In a matter that has already provoked plenty of bilious reactions, nothing stirred up more public resentment than Bud Adam’s decision to hang onto the Oilers’ name after originally promising Nashville fans a change.
Speaking after the move’s initial excitement wore off, Adams said that he was too fond of the team’s old name to see itand the history of sporadic competence to which it alludedso quickly discarded. Many Nashvillians regarded the change of heart as just another sign of Adams’ penchant for perfidy.
Lingering resentment over this issue was such that Adams finally threw in the towel last summer and promised to change the name for the next season. Since then, there were plenty of suggestionssome serious, some sillyabout what the name should become.
On Saturday, he changed it. Now that the moment of decision has passed, traditionalists will argue that “Oilers” made more sense to keep, while revisionists will deconstruct the choice of “Titans” and suggest other, more appropriate names.
But the more I ponder the question, the more I think Bud changed the wrong name. While I never had a problem with “Oilers,” other than a continuing impulse to relapse into “Houston Oilers,” what’s done with “Titans” is done. But the real problem lies with the “Tennessee” part of the name. “Tennessee Oilers” may have been a pretty stupid name for a team from Tennessee, but at least it had the virtues of being so dumb as to be unusual and distinctive. It wasn’t chosen in a focus group with an eye to selling the most souvenir merchandise, and it was no more stupid than most of the names being considered.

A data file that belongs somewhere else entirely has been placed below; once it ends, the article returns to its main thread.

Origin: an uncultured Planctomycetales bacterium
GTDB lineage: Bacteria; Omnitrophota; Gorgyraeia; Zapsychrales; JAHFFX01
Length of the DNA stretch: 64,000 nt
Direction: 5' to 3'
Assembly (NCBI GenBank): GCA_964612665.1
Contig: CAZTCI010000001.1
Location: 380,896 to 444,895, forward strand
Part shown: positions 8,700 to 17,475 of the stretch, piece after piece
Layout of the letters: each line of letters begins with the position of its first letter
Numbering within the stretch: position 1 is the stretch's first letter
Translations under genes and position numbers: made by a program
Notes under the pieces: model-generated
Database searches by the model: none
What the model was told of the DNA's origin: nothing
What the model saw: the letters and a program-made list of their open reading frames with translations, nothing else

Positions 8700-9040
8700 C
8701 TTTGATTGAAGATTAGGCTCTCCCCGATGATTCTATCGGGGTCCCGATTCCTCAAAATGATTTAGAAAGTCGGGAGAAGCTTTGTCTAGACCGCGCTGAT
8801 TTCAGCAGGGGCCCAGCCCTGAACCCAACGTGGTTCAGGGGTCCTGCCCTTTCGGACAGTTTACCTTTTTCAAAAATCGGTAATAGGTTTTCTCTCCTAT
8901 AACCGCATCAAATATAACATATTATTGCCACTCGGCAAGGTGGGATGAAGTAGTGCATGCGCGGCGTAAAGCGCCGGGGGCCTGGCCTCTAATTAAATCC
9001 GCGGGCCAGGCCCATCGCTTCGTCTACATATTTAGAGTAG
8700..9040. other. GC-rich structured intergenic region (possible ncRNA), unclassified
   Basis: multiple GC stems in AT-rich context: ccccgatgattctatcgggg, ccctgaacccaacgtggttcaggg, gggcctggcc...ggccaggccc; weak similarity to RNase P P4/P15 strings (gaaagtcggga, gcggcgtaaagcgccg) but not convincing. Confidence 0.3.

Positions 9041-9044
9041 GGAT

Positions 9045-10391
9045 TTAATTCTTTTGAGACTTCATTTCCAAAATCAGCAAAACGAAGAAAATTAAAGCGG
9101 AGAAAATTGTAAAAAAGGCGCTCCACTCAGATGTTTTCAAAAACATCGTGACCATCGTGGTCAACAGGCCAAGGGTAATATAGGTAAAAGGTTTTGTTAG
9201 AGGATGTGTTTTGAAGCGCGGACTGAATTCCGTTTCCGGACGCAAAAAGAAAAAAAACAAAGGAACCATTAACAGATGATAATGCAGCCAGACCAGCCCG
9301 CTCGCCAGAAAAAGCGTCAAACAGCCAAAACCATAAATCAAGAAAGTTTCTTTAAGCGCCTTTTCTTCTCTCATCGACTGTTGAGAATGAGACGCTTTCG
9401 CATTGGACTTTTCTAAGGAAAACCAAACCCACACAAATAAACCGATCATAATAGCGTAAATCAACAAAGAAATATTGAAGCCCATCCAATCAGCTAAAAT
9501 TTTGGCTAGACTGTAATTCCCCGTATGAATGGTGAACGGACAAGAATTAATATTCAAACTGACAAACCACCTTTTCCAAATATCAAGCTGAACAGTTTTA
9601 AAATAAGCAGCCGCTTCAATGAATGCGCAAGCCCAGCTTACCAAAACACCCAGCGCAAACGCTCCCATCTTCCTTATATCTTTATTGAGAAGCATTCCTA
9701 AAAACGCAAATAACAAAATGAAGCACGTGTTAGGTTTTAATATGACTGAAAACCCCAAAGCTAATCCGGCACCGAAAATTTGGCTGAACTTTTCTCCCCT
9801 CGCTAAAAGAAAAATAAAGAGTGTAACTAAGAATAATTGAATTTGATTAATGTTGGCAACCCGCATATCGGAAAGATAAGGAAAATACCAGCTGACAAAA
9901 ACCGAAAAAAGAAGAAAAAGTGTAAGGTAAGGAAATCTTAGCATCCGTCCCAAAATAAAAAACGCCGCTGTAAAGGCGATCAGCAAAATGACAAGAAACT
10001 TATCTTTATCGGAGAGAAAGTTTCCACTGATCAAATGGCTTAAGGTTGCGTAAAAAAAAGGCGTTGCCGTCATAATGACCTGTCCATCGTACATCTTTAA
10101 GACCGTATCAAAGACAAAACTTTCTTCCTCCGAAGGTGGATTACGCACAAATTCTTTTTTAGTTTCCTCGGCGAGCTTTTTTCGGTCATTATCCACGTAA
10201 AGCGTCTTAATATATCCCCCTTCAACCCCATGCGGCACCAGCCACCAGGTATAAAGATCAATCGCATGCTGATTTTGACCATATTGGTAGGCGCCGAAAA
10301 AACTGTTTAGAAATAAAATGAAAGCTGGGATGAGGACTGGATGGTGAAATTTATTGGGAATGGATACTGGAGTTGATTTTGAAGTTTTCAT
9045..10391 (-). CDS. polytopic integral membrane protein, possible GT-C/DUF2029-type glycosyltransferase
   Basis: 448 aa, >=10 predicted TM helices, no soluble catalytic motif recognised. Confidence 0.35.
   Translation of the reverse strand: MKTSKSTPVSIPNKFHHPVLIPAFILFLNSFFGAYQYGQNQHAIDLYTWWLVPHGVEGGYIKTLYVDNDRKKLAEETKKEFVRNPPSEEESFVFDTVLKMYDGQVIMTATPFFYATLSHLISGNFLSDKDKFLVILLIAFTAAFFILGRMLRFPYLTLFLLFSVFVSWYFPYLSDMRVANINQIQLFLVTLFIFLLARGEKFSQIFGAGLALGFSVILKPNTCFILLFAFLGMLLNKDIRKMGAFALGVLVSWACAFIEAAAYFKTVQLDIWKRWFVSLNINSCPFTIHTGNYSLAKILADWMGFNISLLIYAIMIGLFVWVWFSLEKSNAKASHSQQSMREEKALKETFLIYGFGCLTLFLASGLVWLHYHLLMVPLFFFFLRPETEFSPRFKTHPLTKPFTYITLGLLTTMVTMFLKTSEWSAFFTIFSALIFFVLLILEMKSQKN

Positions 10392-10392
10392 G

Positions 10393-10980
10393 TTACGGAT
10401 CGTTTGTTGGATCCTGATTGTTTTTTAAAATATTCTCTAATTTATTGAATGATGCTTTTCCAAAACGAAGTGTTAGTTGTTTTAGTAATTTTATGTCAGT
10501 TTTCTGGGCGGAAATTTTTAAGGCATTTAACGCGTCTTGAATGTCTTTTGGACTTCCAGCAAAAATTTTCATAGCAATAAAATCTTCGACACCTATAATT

That said, what hurts with both the use of “Oilers” and “Titans” is that the city of Nashville paid the price to get the team but is not mentioned in its name. The Oilers/Titans want to affix themselves to “Tennessee” to generate higher interest around the state outside of the home city. That means corresponding benefits for attendance, ratings, and merchandise sales. It’s a formula that has worked elsewhere. Consequently, the Phoenix team is called “Arizona,” the team from the Twin Cities is called “Minnesota,” and the team from Charlotte is called “Carolina” (outdoing the others by being named for not one, but two, states).
The experience in Tennessee has mostly been one of general ennui, except in Memphis, which is going through its typical Memphis-like distortions of the spirit.
Nashville has paid a hefty price to get the team here, for better or for worse. The monetary price, however, has been relatively insignificant compared to the price extracted from the community in terms of political divisions created. Those divisions have not been totally non-constructive: It’s worthwhile for any community to discuss priorities and the best ways to reach them. But it has been a painful and rending process with considerable recriminations, ones persisting even now, when the city has passed the point of no return.
The best thing Bud could do to help repair those divisions would be to let Nashville have the team. How ’bout those Nashville Titans?
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